Marc Glimcher, President and CEO of Pace, says: “Pace has been operating permanent spaces in Asia for over a decade, and early on we saw the potential of Seoul as a creative hub. As we have demonstrated in Palo Alto, East Hampton, and Palm Beach, we have a strong interest in building artistic communities outside of the traditional art world centers. Seoul was one of our earliest experiments of this kind and we are excited to be doubling down on our commitment to the city with our beautiful new space in a time when its popularity is about to explode. Seoul is on the brink of new cultural investment, with major museums and art fairs interested in the opportunities it has to offer. We are thrilled to have been part of this transformation and look forward to the next phase.”
The Seoul gallery will be led by Youngjoo Lee, who has been a Senior Director at Pace for six years. Lee has fifteen years of career experience in the industry, joining Pace in 2015 after working as a curator and sales director at Arario Gallery for eight years. In her previous role, she contributed to globalizing the Asian market by introducing Asian artists to art markets beyond Korea.
Under Lee’s directorship, in its original location Pace has staged the inaugural Korean exhibitions for several contemporary artists of international renown, Tara Donovan, Richard Tuttle, Yto Barrada, Natalie Du Pasquier, Adam Pendleton, and Fred Wilson, among them. In addition to introducing these artists’ work to new local audiences, Pace has presented solo exhibitions by some of the most important artists in Asia, including Song Dong, Qiu Xiaofei, and Lee Kun-Yong, and group exhibitions of historically important artists including its inaugural exhibition In Line which featured works by Josef Albers, Robert Irwin, Sol LeWitt, Liu Jianhua, Robert Mangold, Robert Ryman, and Tony Smith. By Introducing these major artists to a Korean audience, Lee opened up local opportunities and further expanded their prominence in the global arts ecosystem while also diversifying the range of international artists introduced in the country.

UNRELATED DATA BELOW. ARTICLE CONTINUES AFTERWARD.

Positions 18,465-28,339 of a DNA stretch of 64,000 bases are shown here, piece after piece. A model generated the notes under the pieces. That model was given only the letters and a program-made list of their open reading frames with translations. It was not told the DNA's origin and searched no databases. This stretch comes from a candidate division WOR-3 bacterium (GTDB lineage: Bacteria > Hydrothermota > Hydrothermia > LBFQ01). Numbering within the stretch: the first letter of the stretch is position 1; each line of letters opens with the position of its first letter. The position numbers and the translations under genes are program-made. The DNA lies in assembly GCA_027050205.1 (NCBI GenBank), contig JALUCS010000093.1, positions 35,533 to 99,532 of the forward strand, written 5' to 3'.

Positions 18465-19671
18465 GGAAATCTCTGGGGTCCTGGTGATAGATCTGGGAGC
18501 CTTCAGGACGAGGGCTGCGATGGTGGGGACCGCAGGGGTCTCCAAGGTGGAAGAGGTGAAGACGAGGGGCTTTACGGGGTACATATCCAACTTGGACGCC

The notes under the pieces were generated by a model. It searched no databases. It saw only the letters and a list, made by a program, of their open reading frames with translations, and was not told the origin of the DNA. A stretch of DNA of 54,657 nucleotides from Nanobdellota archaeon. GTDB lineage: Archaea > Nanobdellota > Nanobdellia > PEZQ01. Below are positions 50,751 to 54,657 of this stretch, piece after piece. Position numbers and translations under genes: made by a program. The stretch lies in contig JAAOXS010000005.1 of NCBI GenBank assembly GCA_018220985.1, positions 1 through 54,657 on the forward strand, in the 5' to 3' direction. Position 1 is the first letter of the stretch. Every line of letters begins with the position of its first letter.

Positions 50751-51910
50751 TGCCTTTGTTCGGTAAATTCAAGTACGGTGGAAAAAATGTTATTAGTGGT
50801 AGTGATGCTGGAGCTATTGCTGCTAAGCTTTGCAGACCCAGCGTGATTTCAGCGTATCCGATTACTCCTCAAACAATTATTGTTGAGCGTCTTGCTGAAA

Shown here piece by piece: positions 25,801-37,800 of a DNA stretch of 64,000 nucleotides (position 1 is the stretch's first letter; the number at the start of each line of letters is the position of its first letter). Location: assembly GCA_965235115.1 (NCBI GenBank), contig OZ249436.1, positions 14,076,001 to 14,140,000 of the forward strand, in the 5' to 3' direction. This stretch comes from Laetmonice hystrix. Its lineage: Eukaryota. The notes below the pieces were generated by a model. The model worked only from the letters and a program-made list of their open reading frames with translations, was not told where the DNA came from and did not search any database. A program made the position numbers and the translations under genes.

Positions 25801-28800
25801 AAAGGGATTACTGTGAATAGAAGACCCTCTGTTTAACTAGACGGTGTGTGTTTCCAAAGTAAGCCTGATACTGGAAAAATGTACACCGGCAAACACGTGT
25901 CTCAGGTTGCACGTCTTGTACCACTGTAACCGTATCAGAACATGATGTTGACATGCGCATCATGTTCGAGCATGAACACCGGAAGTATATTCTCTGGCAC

Youngjoo Lee, Senior Director of Pace, says: “Over the past five years Pace has cultivated an unparalleled relationship with the local community in Seoul and our efforts have proved fruitful, especially in establishing Hannam-dong as a creative and commercial hub. During this time, I am also proud to say that Pace has introduced a number of new artists to the region with their first solo exhibitions in Seoul—in the gallery but also within Korea’s vast institutional scene, including Gwangju Biennale, the Seoul Museum of Art; the Daegu Art Museum, the Museum of Modern and Contemporary Art, Busan; and the Amore Pacific Museum of Art. Inaugurating our new space with a solo exhibition by Sam Gilliam, at the age of almost ninety, marks an exciting new chapter for us in Seoul.”
The inaugural exhibition in Pace’s new space will be devoted to Sam Gilliam, widely considered one of the great innovators in postwar American painting. He emerged from the Washington, D.C. scene in the mid-1960s with works that elaborated upon and disrupted the ethos of Color Field painting and expanded the opportunities of Abstract Expressionism. Inspired by his activism and always an aficionado of American jazz music, he extended the possibilities of picture making in a society undergoing dramatic change.